Mackillingin's gerbil (Gerbillus mackillingini)
|Size||Head-body length: 5 - 13 cm (2)|
Tail length: 7 - 18 cm (2)
|Weight||10 - 63 g (2)|
Classified as Least Concern (LC) on the IUCN Red List (1).
In order to provide camouflage, the fur of gerbils often matches the colour of the ground on which they live, leading to a great deal of variety between individuals (3). The upperparts of Mackillingin’s gerbil range from yellowish-gray to sandy, to a brilliant reddish-brown (2). The sides and flanks are paler, blending into the white underparts (2). The effectiveness of the camouflage is compromised only by the tail, which has a dark brown or black tuft at the tip that acts as a decoy, distracting predators from the gerbil’s body. Mackillingin’s gerbil has the ability to shed its tail to aid escape when seized by a predator (2) (3).
Mackillingin’s gerbil is known from Wadi Allaqi, Egypt, where it was first discovered, as well as from other parts of southern Egypt and north-eastern Sudan (1).
Mackillingin’s gerbil occupies open areas of bare soil and rocky plains in deserts, as well as agricultural areas (1). These habitats are often very arid with scarce vegetation (1).
As an inhabitant of a harsh, arid environment, it is essential that Mackillingin’s gerbil minimises water loss from its body. It achieves this in a number of ways, including by not sweating (3), and by being nocturnal. It spends the hot day in an underground burrow, where the temperature is lower (3), and the burrow opening can be plugged with sand once inside (2). Individuals tend to be solitary (3) but build burrows close to one another to give the impression of a large colony (2). Emerging at night when it is cooler, Mackillingin’s gerbil commences foraging for food (3), which includes seeds, roots, nuts, grasses and insects (2).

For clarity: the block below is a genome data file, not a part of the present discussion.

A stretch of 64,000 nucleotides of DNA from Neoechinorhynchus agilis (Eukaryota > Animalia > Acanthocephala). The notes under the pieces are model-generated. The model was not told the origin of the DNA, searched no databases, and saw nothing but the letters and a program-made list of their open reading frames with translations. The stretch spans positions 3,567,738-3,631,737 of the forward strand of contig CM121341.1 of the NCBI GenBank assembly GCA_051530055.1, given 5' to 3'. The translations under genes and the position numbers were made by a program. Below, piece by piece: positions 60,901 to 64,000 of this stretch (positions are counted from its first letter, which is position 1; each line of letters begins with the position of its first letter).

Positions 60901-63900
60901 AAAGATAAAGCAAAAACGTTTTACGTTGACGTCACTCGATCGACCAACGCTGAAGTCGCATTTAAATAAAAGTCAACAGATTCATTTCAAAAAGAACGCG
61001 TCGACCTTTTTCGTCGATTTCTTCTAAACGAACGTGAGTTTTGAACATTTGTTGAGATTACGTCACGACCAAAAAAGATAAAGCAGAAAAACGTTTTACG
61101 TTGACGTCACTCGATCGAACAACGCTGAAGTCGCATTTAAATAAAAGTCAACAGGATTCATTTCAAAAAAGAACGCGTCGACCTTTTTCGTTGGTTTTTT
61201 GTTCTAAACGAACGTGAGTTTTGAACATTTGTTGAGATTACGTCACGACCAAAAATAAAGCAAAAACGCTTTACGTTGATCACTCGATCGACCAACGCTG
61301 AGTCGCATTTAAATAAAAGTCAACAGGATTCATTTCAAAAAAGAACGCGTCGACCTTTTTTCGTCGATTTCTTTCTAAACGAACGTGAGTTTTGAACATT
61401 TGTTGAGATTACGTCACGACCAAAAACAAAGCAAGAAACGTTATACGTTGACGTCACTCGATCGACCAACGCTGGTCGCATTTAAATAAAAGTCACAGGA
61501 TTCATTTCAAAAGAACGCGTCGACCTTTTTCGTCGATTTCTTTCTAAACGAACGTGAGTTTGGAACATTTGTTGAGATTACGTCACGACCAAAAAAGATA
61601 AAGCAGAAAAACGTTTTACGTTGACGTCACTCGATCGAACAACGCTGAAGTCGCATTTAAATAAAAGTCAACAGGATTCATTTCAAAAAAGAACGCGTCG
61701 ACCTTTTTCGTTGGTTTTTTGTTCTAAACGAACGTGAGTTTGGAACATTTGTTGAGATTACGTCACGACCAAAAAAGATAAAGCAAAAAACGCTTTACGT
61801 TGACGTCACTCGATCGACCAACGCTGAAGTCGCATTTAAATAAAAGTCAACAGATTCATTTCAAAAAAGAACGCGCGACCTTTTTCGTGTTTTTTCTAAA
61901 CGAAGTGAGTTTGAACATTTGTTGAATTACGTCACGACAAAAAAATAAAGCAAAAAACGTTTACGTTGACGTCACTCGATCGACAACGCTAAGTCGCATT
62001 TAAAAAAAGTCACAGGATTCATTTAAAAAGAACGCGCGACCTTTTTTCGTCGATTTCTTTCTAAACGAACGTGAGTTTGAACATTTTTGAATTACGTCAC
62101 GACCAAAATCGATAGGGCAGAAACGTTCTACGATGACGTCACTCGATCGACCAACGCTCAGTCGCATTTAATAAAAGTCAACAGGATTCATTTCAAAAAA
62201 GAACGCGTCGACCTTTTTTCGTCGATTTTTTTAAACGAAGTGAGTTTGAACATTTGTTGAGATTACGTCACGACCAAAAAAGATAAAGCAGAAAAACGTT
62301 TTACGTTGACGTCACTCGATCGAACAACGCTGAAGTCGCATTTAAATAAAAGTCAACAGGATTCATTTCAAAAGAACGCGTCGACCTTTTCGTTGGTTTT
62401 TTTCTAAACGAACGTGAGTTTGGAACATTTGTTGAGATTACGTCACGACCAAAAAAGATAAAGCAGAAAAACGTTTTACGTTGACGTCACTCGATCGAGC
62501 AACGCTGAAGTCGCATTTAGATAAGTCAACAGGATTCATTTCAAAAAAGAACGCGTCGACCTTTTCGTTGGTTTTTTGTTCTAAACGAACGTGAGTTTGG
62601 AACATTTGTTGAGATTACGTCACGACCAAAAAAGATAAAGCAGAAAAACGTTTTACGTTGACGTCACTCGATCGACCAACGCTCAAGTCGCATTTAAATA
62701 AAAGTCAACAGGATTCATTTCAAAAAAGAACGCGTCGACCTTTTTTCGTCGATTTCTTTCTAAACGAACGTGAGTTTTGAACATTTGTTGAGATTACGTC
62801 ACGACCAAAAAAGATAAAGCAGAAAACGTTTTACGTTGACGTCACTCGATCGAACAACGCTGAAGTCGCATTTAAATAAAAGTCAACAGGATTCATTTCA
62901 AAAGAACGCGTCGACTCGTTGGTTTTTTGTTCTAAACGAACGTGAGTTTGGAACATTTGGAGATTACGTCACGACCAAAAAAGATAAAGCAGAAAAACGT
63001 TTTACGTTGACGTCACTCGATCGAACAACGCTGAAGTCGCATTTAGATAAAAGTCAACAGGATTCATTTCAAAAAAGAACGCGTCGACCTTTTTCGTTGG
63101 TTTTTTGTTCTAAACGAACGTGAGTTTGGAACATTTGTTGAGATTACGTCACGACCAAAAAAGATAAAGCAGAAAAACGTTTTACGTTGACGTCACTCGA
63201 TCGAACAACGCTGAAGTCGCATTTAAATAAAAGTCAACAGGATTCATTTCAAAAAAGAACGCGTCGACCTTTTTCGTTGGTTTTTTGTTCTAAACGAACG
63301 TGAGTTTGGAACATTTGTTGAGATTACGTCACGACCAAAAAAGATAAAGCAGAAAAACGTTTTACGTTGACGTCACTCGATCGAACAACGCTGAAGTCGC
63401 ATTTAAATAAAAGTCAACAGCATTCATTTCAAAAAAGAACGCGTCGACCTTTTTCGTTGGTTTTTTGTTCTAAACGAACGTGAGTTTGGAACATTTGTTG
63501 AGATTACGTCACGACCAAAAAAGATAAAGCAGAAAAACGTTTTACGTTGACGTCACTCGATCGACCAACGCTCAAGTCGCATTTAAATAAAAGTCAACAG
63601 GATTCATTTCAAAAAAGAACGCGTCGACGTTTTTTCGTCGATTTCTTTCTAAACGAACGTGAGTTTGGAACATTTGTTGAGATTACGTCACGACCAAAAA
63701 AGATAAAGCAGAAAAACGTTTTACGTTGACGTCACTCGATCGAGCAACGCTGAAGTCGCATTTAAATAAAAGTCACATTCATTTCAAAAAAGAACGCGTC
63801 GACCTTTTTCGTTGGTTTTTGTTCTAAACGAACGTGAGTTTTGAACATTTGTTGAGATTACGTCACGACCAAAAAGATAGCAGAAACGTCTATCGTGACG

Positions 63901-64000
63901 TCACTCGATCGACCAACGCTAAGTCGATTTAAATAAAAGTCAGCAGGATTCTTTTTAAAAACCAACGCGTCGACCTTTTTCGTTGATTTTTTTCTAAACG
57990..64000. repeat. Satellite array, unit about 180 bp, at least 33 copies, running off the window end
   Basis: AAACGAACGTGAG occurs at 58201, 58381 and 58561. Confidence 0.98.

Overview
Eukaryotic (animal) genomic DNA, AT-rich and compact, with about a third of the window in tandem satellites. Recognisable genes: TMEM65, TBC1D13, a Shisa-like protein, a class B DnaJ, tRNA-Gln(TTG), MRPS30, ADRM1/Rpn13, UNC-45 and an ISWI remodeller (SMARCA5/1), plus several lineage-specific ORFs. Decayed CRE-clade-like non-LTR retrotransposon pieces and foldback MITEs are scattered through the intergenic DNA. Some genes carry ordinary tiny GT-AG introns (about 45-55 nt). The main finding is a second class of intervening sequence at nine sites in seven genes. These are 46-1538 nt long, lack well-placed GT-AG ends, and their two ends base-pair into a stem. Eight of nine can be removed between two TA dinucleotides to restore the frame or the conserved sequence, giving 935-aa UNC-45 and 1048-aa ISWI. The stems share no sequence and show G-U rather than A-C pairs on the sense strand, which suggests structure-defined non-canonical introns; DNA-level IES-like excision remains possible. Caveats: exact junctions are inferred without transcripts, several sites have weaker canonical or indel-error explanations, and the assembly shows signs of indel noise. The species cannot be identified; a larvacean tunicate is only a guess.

While Mackillingin’s gerbil may give birth at any time of year, it tends to prefer reproducing in the cooler months (3). Litter size ranges from one to eight young, but is most often four or five (2). Mackillingin’s gerbil reaches sexual maturity at between two and six months (3).
There are currently no known major threats to this species, which is not considered to be at risk of extinction (1).
There are no known specific conservation measures currently in place for Mackillingin’s gerbil; however, further studies into the distribution, abundance and ecology of this species have been recommended (1).
Checked (24/08/10) by Dr Francis Gilbert, Associate Professor, University of Nottingham.
- Nocturnal: active at night.
IUCN Red List (April, 2010)
- Nowak, R.M. (1999) Walker’s Mammals of the World. The Johns Hopkins University Press, Baltimore, Maryland.
- Schlitter, D.A. and Agren, G. (2007) Gerbils. In: Macdonald, D.W. (Ed.) The Encyclopedia of Mammals. Oxford University Press, Oxford.